Saturday, September 29, 2018


The third single from You Won't Get What You Want.

'Long Road, No Turns' out now. 

Daughters, who recently confirmed the release of their first album in eight years, You Won’t Get What You Want (Oct. 26, Ipecac Recordings), have streamed a third track from the upcoming offering: “Long Road, No Turns” ( Previously released songs from You Won’t Get What You Want include “The Reason They Hate Me” ( and “Satan in the Wait” ( Upon hearing “Satan,” Revolver said the band had been “…refurbishing their hardcore tool shed with playful, interwoven melodies, full-bodied production and powerful vocals, courtesy of frontman Alexis Marshall,” while Tiny Mix Tapes said the Providence-based outfit’s new music was “better than ever!” with the trio of songs being offered as instant downloads with digital pre-orders. Pre-orders are available both digitally ( and physically (, with available bundles including a London fog and clear smoke vinyl, hoodies, t-shirts and an exclusive slip mat only available with pre-orders.

Daughters tour dates: October 31 Richmond, VA Strange Matter ## November 1 Baltimore, MD Metro Gallery ## November 2 Philadelphia, PA First Unitarian Church ## November 3 Brooklyn, NY Brooklyn Bazaar SOLD OUT ## November 4 Brooklyn, NY Saint Vitus SOLD OUT ## November 8 Los Angeles, CA The Echo SOLD OUT ^^ November 9 Los Angeles, CA The Echo ^^ November 10 San Francisco, CA Bottom of the Hill SOLD OUT ^^ November 11 San Francisco, CA Bottom of the Hill ^^ November 13 Seattle, WA Highline ^ November 15 Denver, CO Larimer Lounge ^^^ November 17 Chicago, IL Beat Kitchen SOLD OUT ### November 18 Chicago, IL Beat Kitchen SOLD OUT ### April 14 Tilburg, Netherlands Roadburn # - w/The Hirs Collective ## - w/The Hirs Collective & Street Sects ### - w/The Hirs Collective & Jaye Jayle ^ - w/Dreamdecay ^^ - w/Dreamdecay & Lingua Ignota ^^^ - w/Echo Beds


Marissa Nadler // For my Crimes

The eighth album from Marissa Nadler, For My Crimes, is the sound of turmoil giving way to truth. The songs stare down the dark realization that love may not be enough to keep two people together through distance and differing needs. By asking these difficult questions about her relationships, Nadler has found a stronger sense of self and a sharper voice as both a songwriter and a vocalist, culminating in her most evocative entry in an already impressive discography. The album is set for release on September 28, via Bella Union and Sacred Bones. 

Following the release of 2016’s acclaimed Strangers, Nadler’s relationships were put to the test as she left the Boston area on tour. She wrote throughout 2017 about this tension, and ended up with three times as many songs as she needed. But after reviewing the demos with her co-producers Justin Raisen and Lawrence Rothman, Nadler wrote a flurry of tight but no less intense new songs in the week before arriving at Rothman’s Laurel Canyon studio, House of Lux, in early January. She considered it a challenge to herself, applying new strategies and structures to the craft of “slow music” she’s honed over the last 15 years. From that group of songs came nearly all of the singles on For My Crimes, some of the most indelible of Nadler’s career.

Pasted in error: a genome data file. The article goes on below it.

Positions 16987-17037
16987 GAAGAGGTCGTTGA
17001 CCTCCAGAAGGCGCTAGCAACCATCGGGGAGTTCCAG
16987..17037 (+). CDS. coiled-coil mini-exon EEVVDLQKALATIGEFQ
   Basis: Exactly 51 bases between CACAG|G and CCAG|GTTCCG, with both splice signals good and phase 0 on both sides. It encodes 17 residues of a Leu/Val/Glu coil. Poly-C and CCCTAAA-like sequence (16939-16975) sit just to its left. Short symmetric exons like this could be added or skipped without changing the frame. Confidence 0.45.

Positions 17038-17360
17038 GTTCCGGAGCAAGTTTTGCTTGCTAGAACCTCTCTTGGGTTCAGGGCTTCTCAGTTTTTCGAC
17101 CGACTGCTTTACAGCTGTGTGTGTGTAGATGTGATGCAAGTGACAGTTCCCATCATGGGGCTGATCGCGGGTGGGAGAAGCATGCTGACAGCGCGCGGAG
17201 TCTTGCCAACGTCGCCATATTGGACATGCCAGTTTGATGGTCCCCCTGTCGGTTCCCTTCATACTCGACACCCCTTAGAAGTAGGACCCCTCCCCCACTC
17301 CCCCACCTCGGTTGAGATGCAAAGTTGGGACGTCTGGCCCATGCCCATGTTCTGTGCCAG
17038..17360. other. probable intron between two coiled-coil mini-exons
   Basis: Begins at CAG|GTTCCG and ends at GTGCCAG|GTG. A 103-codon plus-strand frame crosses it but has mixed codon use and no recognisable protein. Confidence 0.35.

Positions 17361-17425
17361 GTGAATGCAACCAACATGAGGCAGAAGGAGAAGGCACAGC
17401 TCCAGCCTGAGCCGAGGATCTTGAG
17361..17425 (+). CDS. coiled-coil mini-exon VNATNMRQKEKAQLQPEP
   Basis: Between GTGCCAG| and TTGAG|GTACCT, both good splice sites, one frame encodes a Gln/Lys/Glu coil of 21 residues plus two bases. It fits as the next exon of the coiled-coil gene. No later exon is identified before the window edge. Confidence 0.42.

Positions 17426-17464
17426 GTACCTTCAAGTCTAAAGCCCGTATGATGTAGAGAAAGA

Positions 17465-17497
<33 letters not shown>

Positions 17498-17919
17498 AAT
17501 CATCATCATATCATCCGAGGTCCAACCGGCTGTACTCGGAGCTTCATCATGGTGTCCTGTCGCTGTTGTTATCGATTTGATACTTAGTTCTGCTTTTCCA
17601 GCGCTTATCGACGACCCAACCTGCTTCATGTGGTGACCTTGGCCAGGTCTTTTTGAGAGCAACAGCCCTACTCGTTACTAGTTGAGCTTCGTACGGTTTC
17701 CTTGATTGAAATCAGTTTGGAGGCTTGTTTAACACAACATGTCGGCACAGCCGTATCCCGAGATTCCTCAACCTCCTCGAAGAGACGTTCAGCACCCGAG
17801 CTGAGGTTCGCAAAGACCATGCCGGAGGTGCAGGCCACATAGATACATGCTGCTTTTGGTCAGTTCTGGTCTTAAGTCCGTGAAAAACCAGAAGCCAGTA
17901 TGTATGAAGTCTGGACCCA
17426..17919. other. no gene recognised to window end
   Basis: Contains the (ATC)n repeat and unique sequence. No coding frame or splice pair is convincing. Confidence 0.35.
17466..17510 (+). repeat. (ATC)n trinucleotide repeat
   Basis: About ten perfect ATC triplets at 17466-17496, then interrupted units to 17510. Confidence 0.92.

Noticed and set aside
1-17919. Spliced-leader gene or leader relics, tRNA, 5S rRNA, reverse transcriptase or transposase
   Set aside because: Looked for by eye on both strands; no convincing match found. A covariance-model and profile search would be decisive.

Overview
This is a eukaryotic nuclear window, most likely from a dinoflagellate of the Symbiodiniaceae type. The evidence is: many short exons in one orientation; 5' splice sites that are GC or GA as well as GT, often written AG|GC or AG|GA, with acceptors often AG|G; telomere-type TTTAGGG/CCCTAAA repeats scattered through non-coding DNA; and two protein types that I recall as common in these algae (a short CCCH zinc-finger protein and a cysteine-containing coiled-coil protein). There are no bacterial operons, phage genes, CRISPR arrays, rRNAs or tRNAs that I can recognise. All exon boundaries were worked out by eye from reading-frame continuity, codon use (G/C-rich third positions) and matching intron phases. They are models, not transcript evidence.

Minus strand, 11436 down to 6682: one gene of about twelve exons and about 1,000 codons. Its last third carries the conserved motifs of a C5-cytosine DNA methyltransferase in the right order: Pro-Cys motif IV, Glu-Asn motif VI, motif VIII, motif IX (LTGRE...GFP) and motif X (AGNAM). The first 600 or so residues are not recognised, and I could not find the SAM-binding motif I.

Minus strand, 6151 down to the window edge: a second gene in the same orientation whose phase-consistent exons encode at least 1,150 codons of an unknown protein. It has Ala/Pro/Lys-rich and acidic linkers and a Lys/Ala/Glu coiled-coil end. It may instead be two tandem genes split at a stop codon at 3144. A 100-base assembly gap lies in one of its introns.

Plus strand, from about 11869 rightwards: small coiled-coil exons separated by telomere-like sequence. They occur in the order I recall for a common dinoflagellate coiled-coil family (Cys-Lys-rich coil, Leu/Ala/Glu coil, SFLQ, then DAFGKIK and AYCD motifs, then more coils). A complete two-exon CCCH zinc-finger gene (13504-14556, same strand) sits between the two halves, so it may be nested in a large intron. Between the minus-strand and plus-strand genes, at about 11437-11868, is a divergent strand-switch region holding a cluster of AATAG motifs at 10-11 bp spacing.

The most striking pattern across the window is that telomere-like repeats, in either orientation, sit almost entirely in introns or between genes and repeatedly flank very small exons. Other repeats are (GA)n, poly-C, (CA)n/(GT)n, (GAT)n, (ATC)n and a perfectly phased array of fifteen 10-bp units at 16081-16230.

The opening title track is classic Nadler: a sweeping, vaguely Southern drama of voices, strings, and acoustic guitar, that walks the fine line between character song and personal indictment by metaphor. “For My Crimes” spawned out of a songwriting exercise in which Nadler wrote from the perspective of someone on death row, but the song casts a dark shadow over an album that turns marital conflict into inner reflection. Helping Nadler dig down into the song’s remorseful soul is her old friend Angel Olsen, who serves as a distraught echo from beyond in the chorus.

Bolstering the intimacy of these songs is the strong feminine energy that defined their recording. Between Rothman’s fluidity with both gender and genre (as heard on his 2017 album The Book of Law), and Raisen’s track record of successful collaborations with strong women (Olsen, Kim Gordon, Charli XCX), Nadler felt empowered to explore without judgement in the studio. With the exception of a single saxophonist, every player on the album is a woman of notable pedigree and distinct style, many of whom have played with Nadler over the years. In addition to the cameos by Angel Olsen and Kristin Kontrol, Sharon Van Etten sings backup on “I Can’t Listen to Gene Clark Anymore” and “Lover Release Me.” Mary Lattimore joins on harp for “Are You Really Gonna Move to the South,” while the great experimental multi-instrumentalist Janel Leppin plays strings throughout the record. 

These women and others helped make For My Crimes as dynamic as it is intimate, but Nadler’s mesmerizing voice—stripped of nearly all reverb—is what sits at the center of these songs. You can hear the emotional range of her performances more than ever before, from the spectral harmonizing of “Are You Really Gonna Move To The South” to the cheeky boredom of “All Out Of Catastrophes,” two other highlights. As a singer, she has never sounded more confident than she does here. 

Adding to the album’s deeply personal feeling is its abstracted artwork, featuring Nadler’s original oil paintings. Though Nadler is a graduate of the Rhode Island School of Design and a semi-retired art teacher (she has one student left—a 95-year-old named Doris), For My Crimes marks the first album cover bearing one of her paintings. She also channeled the album’s themes into paintings corresponding to specific tracks, which will be included as prints in the limited edition version of For My Crimes (and in some cases, for sale as originals on Nadler’s website).